Very similar in concept to a house inspection pre- purchase.

I bought one car without a PPI and one with. My mechanic had a several page form he used so we all knew what he was looking for. My seller was motivated (it was February and there was 6" of snow on the ground, best time to buy) so she was happy to deliver the car. Nothing serious came out in my PPI beyond needing a brake job and an alignment and tires but it could have. I had everything from compression figures to alignment specs.

My mechanic is no longer in business so I didn't mind sharing his form with Pedro when he was developing his.

The PPI depends on the experience of the mechanic. A good one will point out all the little stuff and, because he knows these cars so well, is so much better than the new owner just driving the car. Perfect, no. And no two mechanic's PPIs are exactly alike or cost the same. From memory, mine cost around $250-300.

Are they perfect? No. Catch everything? Not likely.
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Old 12-04-2010, 02:46 PM   #7
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Quote:
Originally Posted by Surfncpa
No, I am talking about having an independent mechanic do a pre purchase inspection. I have no idea how to arrange such a thing or what to expect.
do you have a mechanic or is this your first car ? if you have a good relation [read spend a lot of money there] with your mechanic they will look at a car for you free or recommend some one with po exp.
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Old 12-05-2010, 07:07 AM   #8
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Quote:
Originally Posted by Surfncpa
The current mechanic said you wouldn't see the damage unless you had some reason be checking things on the top side of the engine or actually pulled the engine. I guess that makes sense. I presume an independent PPI would have likely caught such an issue?
I don't agree with what the mechanic said.
One of the items you must check is the condition of the air filter.
In order to do that you have to access the engine from the top.
Another place that must be inspected is the front of the engine because that's where the secondary systems such as A/C compressor, alternator, water pump, belt, belt idlers & tensioner are located.
By removing the top and front engine covers the inspector can look at almost every nook and cranny in the engine.
An Boxster inspector also needs to use an endoscopy-type viewer to be able lo look at the air/oil separator's bellows which is not visible otherwise.
Also, as I said in a previous post, the inspector needs to use his/her nose as well as eyes and fingers.
So, a properly done inspection would have caught the rodent infestation.
Happy Boxstering,
Pedro
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Old 12-05-2010, 12:18 PM   #9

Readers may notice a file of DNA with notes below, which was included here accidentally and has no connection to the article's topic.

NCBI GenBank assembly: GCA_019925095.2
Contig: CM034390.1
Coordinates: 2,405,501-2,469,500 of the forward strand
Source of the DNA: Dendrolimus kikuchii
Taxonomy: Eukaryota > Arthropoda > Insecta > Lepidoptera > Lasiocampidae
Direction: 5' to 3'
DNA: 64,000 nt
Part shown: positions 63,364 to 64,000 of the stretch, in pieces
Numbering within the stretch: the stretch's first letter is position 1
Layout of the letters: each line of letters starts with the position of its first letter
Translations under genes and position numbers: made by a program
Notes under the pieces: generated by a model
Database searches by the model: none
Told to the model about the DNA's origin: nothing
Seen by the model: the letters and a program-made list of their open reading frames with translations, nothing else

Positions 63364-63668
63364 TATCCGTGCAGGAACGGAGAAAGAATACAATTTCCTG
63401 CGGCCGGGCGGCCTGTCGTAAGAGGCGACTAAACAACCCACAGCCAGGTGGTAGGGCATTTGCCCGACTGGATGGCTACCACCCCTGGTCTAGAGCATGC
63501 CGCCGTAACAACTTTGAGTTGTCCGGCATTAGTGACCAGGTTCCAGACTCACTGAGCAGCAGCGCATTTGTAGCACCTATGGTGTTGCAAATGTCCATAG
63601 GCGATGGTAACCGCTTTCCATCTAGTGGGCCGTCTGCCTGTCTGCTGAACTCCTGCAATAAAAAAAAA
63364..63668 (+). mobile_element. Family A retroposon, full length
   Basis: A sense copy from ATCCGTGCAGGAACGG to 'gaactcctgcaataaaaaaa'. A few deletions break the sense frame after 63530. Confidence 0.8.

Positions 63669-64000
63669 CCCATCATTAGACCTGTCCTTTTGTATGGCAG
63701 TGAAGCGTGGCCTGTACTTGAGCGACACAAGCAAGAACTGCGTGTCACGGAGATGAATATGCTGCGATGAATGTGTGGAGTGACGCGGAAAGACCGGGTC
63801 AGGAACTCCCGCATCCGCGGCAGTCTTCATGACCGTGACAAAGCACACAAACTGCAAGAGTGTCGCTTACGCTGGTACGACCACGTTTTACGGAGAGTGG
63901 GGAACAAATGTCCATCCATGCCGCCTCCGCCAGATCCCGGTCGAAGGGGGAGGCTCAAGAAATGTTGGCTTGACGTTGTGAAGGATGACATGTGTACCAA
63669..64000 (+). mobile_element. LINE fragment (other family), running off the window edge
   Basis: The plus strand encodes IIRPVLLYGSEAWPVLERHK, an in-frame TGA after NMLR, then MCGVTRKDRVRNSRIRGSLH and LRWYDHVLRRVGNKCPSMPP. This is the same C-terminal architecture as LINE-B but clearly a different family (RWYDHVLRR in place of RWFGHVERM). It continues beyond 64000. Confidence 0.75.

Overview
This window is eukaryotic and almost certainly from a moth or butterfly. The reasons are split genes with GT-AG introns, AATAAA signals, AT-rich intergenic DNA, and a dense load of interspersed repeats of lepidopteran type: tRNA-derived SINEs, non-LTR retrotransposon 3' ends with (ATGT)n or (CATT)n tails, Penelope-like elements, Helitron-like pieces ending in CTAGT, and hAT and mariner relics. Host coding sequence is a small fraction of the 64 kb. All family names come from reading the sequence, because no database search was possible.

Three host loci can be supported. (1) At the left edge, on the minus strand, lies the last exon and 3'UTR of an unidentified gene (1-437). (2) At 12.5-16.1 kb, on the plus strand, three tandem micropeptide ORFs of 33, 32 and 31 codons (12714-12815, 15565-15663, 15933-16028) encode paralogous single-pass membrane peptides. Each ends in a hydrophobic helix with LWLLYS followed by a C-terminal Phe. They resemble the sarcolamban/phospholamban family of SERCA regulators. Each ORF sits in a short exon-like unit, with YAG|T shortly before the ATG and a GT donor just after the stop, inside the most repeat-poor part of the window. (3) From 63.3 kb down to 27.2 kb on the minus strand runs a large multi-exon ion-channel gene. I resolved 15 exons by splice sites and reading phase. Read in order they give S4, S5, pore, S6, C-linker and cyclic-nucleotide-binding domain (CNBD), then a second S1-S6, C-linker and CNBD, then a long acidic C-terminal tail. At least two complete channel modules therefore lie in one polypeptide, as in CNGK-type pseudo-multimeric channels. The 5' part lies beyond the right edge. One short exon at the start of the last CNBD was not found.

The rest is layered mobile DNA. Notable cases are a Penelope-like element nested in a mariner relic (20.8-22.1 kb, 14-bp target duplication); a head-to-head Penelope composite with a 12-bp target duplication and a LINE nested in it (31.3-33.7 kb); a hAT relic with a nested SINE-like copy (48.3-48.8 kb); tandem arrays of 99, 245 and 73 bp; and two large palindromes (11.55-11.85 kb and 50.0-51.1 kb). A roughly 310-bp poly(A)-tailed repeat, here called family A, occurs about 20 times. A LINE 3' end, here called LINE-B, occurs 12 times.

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It is critical that the inspector is looking out for your interests rather than the interests of the seller. In other words, you don't want to have the owner's normal shop do the PPI. If they "help" the seller sell the car, the seller will likely continue bringing their business to that shop. If the shop reports something major, the seller may never use that shop again. Always choose a shop that has no relationship with the seller.

If you do it long distance, most shops will discuss their process with you in depth. If they don't, find another shop.

Use the findings of the PPI to negotiate price. For example, if the car needs brakes, Genuine Porsche parts (pads and rotors) will cost just under $1000, and that doesn't include labor.

IMO, if you can avoid it, do not have a dealer do the PPI. They hope to sell you some parts and service. So they may tell you stuff is bad that is not. When I bought my car, it had 45k miles on it. The dealer who did the PPI told me it needed a clutch. It's got 65k on it now, and the clutch is still good.
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Old 12-05-2010, 12:56 PM   #10
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If you don't have your own trusted mechanic, easiest will be to call and arrange an appt at a porsche dealership. I think they charge an hour for the PPI about $125. But careful PPI are not always accurate.
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Old 12-05-2010, 03:19 PM   #11
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Just to throw in my two cents' worth here....

Buy the youngest S you can find, and don't compromise on anything you really want in your Porsche. Colors, features, mileage, repair and maintenance records, and so forth.

If you can only afford a base model, wait and save more money. No one gripes about the extra HP but we all gripe when forced to live with less, especially in the 986's. The newer 987 base models have as much HP as the late 986 S's, which is great, but if you drive both you'll see for yourself.

I so wish I had been far pickier. I'd be driving a 2003 S right now. Drive a lot of boxsters before you decide on one in particular. Then get that PPI.

Happy Boxster hunting! This is a great time of year and in the middle of a deep recession to be looking for a pre-owned boxster. You should find a lot of excellent examples for a lot less than normal in January when there's snow on the ground and our Congress has slapped us all with higher taxes.